Join me on a (possibly self-indulgent) journey into getting a children’s book published. I’m not going to bore on about the creative process. There’s enough guff about that on the net already. But here’s how it went for me.
1. I started only knowing I wanted to write for kids, and write funny, too, if I could. That was it.
2. I had no idea if I could do it, so I sort of plunged in, like a swimmer trying to get their shoulders under in a cold sea. I turned off my email and spewed some stuff out for a few hours one morning (back in late 2010). This was my first draft. It needed a lot of editing – like, a lot – but the bones of an idea were there.
3. I tried to write in my own voice and to keep it honest and uncontrived.
4. If it made me laugh, I decided that was a good sign. I kept the parental readers (and purchasers) of any kids’ book in mind at all times when I wrote.
5. I shared with friends. The feedback I got from mates and their children was really invaluable.
And that’s roughly it. Once I’d written a draft I felt happy with I had to get an agent. Most now have online submission forms and tons of helpful advice about what to send in on their websites, but I simply emailed my manuscript to a couple of agents with a short synopsis, proposed word count and reading age, and a tiny bit about me. One said no. One said she’d take a look.
This was good news. Agents are essential. Children’s publishers rarely accept unsolicited manuscripts. You have to be solicited, if you know what I mean. You have to get an agent. She is your pimp, touting you to wealthy but capricious clients who may like what you do – but will probably not. It kind of goes like this:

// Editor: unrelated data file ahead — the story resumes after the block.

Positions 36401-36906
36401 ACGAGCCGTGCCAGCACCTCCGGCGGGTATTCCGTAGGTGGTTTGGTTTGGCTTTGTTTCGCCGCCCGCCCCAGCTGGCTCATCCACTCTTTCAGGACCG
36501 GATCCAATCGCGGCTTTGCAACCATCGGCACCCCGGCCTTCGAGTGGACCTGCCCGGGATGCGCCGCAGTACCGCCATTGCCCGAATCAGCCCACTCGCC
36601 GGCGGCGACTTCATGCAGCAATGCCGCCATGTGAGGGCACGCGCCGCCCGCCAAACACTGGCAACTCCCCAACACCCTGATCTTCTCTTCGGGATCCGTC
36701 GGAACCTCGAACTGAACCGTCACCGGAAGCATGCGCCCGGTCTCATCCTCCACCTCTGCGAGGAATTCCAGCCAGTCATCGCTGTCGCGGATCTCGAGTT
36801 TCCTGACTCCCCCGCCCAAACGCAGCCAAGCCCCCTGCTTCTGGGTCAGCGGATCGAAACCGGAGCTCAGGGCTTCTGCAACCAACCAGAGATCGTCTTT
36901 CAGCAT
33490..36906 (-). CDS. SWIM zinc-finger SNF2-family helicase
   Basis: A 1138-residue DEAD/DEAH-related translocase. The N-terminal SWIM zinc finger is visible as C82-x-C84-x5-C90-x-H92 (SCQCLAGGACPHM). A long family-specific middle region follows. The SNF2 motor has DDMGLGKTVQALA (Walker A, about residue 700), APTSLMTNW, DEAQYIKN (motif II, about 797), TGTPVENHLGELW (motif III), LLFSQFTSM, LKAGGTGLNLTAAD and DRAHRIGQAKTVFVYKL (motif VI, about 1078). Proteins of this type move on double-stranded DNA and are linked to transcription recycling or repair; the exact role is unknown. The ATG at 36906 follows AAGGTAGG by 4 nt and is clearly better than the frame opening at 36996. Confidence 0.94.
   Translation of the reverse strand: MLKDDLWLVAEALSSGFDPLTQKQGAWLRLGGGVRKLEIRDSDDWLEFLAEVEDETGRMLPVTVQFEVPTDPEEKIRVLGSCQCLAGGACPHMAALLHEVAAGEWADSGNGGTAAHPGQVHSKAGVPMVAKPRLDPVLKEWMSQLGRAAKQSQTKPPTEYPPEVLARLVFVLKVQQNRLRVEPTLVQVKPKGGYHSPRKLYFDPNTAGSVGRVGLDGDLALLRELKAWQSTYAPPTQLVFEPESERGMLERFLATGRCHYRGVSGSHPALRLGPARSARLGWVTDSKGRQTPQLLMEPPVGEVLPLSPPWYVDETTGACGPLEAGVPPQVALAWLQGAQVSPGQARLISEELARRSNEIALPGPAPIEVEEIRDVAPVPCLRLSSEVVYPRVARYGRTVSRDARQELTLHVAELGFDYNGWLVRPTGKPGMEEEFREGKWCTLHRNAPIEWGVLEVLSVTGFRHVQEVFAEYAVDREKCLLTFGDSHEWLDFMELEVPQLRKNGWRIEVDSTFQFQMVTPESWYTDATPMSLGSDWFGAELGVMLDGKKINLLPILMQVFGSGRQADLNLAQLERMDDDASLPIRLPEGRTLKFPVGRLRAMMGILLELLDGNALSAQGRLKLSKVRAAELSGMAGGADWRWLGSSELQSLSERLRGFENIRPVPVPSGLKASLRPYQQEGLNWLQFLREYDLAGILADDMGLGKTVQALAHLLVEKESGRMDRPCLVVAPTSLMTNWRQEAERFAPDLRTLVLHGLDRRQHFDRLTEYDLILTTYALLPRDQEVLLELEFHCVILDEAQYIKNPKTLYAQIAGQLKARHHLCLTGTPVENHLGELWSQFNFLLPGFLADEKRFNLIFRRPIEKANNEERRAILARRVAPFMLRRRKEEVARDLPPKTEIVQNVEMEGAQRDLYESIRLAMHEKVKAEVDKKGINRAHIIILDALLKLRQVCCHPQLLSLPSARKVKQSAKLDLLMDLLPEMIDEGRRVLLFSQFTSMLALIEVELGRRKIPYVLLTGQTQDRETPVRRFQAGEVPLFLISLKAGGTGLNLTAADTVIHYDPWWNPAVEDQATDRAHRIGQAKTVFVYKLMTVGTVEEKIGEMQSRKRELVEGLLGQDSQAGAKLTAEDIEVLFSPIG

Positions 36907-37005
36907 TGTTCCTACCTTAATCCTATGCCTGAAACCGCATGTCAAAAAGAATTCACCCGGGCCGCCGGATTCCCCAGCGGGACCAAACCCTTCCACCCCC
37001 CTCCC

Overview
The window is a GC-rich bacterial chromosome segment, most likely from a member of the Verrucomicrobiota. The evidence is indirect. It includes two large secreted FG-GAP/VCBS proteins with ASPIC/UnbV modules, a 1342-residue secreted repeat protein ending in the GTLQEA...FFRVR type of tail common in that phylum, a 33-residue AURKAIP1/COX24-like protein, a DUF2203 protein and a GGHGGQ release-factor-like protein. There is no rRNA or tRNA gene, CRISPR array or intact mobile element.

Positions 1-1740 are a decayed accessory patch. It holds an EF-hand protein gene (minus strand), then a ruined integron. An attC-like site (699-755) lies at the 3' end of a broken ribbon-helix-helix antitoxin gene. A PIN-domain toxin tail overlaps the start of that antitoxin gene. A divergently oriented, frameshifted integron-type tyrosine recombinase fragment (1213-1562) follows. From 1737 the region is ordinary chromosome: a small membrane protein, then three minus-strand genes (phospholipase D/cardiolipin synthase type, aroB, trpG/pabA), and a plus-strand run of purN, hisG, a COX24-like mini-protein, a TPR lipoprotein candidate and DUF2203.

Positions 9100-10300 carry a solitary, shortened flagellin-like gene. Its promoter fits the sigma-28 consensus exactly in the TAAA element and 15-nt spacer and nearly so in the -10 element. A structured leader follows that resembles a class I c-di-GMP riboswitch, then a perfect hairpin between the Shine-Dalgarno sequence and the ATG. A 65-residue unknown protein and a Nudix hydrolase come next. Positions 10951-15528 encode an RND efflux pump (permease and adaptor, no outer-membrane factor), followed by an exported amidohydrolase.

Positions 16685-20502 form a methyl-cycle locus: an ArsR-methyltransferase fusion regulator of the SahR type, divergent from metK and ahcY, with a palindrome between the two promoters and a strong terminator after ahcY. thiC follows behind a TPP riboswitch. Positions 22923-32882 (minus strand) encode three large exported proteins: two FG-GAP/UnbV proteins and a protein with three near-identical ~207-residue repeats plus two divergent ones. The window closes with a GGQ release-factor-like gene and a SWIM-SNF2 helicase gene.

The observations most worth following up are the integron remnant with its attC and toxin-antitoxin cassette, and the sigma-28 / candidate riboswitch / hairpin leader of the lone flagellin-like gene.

Agent: ‘I have here Jo, she’s nearly 40, and has a neat line in social realist children’s fiction for 6-9 year olds… I think you could get along well with her…’
Publisher, lying back on a red velvet chaise longue, tugging on a fat cigar, looks suspicous: ‘Didn’t you show me this one last time? I’m through with social realist kids books and I really don’t think mysteries are going to make any of us happy. Next!’
But I’m getting ahead of myself.
Ok so agents are the gatekeepers. They decide whether you’re allowed into the club. They also have a none-more-close eye on the industry, know what’s selling and what’s not, and know everyone involved in what is quite small section of publishing.
My would-be agent asked for edits before she was prepared to take me on. This was another rewrite. And then, in March 2011, the email came in. ‘Stephanie at Curtis Brown, she say Yes!’ It was as though she had folded me to her bosom and promised me vast wealth and literary fame, as we stepped into the sunshine on our journey towards publishing glory. Actually it wasn’t quite like that. But it was better really. She took me on because she saw a tiny, almost miss-able spark of potential. I tidied up the manuscript one more time and then it was released, like an optimistic pigeon, onto the great publishing horizon.
So pimps and pigeons. All you need to know so far. More to follow.